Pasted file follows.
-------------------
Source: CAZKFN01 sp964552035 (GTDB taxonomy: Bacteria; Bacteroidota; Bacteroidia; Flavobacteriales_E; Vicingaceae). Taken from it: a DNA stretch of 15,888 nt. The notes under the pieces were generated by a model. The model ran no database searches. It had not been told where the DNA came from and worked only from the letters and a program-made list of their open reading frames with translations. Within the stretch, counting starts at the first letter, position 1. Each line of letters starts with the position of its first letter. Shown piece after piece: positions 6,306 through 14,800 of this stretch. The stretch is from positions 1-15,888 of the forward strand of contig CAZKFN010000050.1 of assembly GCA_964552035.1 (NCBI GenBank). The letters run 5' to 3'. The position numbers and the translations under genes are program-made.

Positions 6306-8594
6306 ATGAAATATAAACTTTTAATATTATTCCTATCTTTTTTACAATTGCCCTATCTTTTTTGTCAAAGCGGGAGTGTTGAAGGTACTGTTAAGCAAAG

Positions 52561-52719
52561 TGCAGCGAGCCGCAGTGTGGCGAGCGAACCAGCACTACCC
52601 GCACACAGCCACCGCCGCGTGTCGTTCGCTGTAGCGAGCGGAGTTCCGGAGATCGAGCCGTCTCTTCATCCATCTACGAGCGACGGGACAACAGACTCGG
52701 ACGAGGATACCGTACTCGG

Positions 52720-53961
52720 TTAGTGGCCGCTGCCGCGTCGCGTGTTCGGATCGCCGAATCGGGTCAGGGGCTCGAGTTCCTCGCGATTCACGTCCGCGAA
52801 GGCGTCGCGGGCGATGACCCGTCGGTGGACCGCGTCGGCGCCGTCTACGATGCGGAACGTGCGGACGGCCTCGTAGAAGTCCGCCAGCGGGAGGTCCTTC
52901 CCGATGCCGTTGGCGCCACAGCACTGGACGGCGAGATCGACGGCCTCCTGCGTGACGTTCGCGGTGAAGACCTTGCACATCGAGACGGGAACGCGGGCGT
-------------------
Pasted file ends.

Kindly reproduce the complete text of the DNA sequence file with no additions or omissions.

Source: CAZKFN01 sp964552035 (GTDB taxonomy: Bacteria; Bacteroidota; Bacteroidia; Flavobacteriales_E; Vicingaceae). Taken from it: a DNA stretch of 15,888 nt. The notes under the pieces were generated by a model. The model ran no database searches. It had not been told where the DNA came from and worked only from the letters and a program-made list of their open reading frames with translations. Within the stretch, counting starts at the first letter, position 1. Each line of letters starts with the position of its first letter. Shown piece after piece: positions 6,306 through 14,800 of this stretch. The stretch is from positions 1-15,888 of the forward strand of contig CAZKFN010000050.1 of assembly GCA_964552035.1 (NCBI GenBank). The letters run 5' to 3'. The position numbers and the translations under genes are program-made.

Positions 6306-8594
6306 ATGAAATATAAACTTTTAATATTATTCCTATCTTTTTTACAATTGCCCTATCTTTTTTGTCAAAGCGGGAGTGTTGAAGGTACTGTTAAGCAAAG

Positions 52561-52719
52561 TGCAGCGAGCCGCAGTGTGGCGAGCGAACCAGCACTACCC
52601 GCACACAGCCACCGCCGCGTGTCGTTCGCTGTAGCGAGCGGAGTTCCGGAGATCGAGCCGTCTCTTCATCCATCTACGAGCGACGGGACAACAGACTCGG
52701 ACGAGGATACCGTACTCGG

Positions 52720-53961
52720 TTAGTGGCCGCTGCCGCGTCGCGTGTTCGGATCGCCGAATCGGGTCAGGGGCTCGAGTTCCTCGCGATTCACGTCCGCGAA
52801 GGCGTCGCGGGCGATGACCCGTCGGTGGACCGCGTCGGCGCCGTCTACGATGCGGAACGTGCGGACGGCCTCGTAGAAGTCCGCCAGCGGGAGGTCCTTC
52901 CCGATGCCGTTGGCGCCACAGCACTGGACGGCGAGATCGACGGCCTCCTGCGTGACGTTCGCGGTGAAGACCTTGCACATCGAGACGGGAACGCGGGCGT